"The surveyor also under the surveyor of the board of works has apartments for his residence, but not an office here."
Extract from a Journal, during the late Campaign in Egypt. Ba Captain C. B. Burr.
[From the Asiatic Researches, Vol. VHh)
About three miles to the westward of Ginnie, on the opposite side of the Nile, are situated the ruins of the ancient temple of Isi.«, now better known to the Arabs by the name of Dendra; being a corruption of Tentyris, which name was once borne by a city, of which the present temple is all that remains to denote its former splendour. That part which still exists, is surrounded by such heaps of rubbish, broken walls, and fragments of an Arab village, long since mouldered on its parent ruins, that little is perceptible in approaching, except five clumsy pillars forming part of a detached temple at some distance from the gate, with which it is in a right line, though now separated by a tank, tilled by the inundation of the Nile. These columns are connected at their base by a stone wall in which there appear to have been eight, one at each corner, and one on either side of an entrance in front and rear of the building; which is about forty feet long, and possessing nothing worthy attention. >
Beyond this, on the summit, and partly buried in the mound of rubbish, is a gateway much ruined on the side we approached from, but whose internal face is an object of peculiar admiration: its high state of preservation, the excellence of its sculpture, the simplicity of the style, the excellent execution of the figures, chiefly female, the hieroglyphics, and other ornamental parts, excited my surprise beyond what I had expected or thought possible. It is probably rather an advantage to the temple, its being so surrounded with ruins as to be secreted till you approach sufficiently near to receive a more perfect impression of its beauties. The rubbish, however, with which it is choaked up, confines the sight too much, and almost precludes the possibility of viewing the building with so good an effect as would arise from a greater choice of situation, on the part of the spectator. Passing this gateway, the passage through which is also beautifully sculptured, we reached on the right hand a temple, surrounded by
a gallery, still entire, though almost buried; the whole ornamented with a variety of figures, surrounded with hieroglyphics, which doubtless explain the meaning of the various objects, some human, others of a less definite nature; the workmanship is in very great preservation, but the gallery so filled as to prevent our standing erect, though the body of this temple, into which we descended, was near thirty feet in height, covered with large slabs of stone. The entrance to this edifice is through a corridore, supported on pillars, almost buried in the ruins.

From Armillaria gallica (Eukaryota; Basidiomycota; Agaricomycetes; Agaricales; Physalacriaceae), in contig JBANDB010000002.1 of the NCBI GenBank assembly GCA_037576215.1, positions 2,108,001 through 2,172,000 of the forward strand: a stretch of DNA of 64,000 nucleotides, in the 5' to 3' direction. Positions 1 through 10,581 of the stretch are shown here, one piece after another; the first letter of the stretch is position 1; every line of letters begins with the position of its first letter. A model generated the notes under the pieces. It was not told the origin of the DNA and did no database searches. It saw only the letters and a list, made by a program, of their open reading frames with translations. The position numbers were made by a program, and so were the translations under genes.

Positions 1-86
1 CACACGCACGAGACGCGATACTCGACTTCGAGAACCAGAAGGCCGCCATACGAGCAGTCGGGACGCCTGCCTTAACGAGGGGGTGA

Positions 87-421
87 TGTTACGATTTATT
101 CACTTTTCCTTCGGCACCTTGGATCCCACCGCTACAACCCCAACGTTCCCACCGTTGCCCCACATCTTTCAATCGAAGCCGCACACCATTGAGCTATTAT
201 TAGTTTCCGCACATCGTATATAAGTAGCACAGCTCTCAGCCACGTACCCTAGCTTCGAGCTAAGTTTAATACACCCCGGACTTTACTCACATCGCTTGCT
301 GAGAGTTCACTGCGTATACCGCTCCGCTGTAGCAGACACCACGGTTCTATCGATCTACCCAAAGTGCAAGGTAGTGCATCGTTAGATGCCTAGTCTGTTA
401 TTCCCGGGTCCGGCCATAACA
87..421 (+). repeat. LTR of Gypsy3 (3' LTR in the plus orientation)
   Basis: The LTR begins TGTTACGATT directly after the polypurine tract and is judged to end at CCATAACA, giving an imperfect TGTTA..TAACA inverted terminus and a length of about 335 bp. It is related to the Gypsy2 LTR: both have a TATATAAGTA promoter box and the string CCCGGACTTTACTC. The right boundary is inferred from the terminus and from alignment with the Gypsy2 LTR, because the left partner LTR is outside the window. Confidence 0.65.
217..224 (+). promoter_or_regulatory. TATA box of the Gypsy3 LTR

The grand temple, retired from the gateway about fifty yards, presents a front of one hundred and forty feet at the base; at least what is now the terreplain: and about sixty feet in height, the rest being invisible. This part is in the most perfect state; the fillet, torus, and almost every ornamental part, save what the bigotry of the Arabs has induced them to deface, being in excellent preservation. In the centre, an entrance of nineteen feet leads into a peristyle, divided by three rows of columns on either side of twenty-two and a half feet circumference, the front row connected to each other, at their bases, by a wall; which, from a part that has been cleared away by the Savans to ascertain the elevation of the building, exceeds ten feet in height; from the. top of this to the entablature of the columns, the space is left open; within are nine pillars to the right and left (tallying in size and design with those in front), that support the roof of the peristyle; which is ornamented in the most beautiful style, with a vast variety of figures, and representations of aquatic scenes. Mauy groupes of men and beasts are 3L 3 here here represented; some perfectly of a terrestrial and familiar nature, olhers allegorical, amongst which is a line figure of a bull butting at the new moon. The dresses, the utensils, canoes, and many of the articles of the domestic economy of the ancient Egyptians, are herein represented in the most miutite and pleasing manner; and the entire state of these figures, not only in shape, but colouring, conveys the most perfect idea of the habits of the times. A vast resemblance exists in the dresses with those at present worn in India; the cholie of the women, the moond, and many others, claiming a direct comparison. It has often struck me, and never more forcibly than in contemplating this temple and its sculptures, that there must have existed a much greater affinity in the customs of, and of course a more friendly intercour;e amongst, the nations of the East formerly, when they pursued oue system of worship, than since the introduction of Christianity and Mahometanism; which, by generating the most rooted and inveterate prejudices, have estranged the affections of mankind from those, whom no political difference could ever have affected. Of this we had an example even amongst the present inhabitants, who, regarding us as infidels, hate us, though we came as friends. Their dislike, however, they found it prudent to conceal; but they were not equally reserved with respect to the Hindoos, whom they often expressed their abhorrence of. This detestation of Paganism has induced them, and doubtless been their sole motive for takiug so much pains, to mutilate every figure of Isis, whose features are chisseled out; and many of the other figures, whose situations were not so elevated as to preserve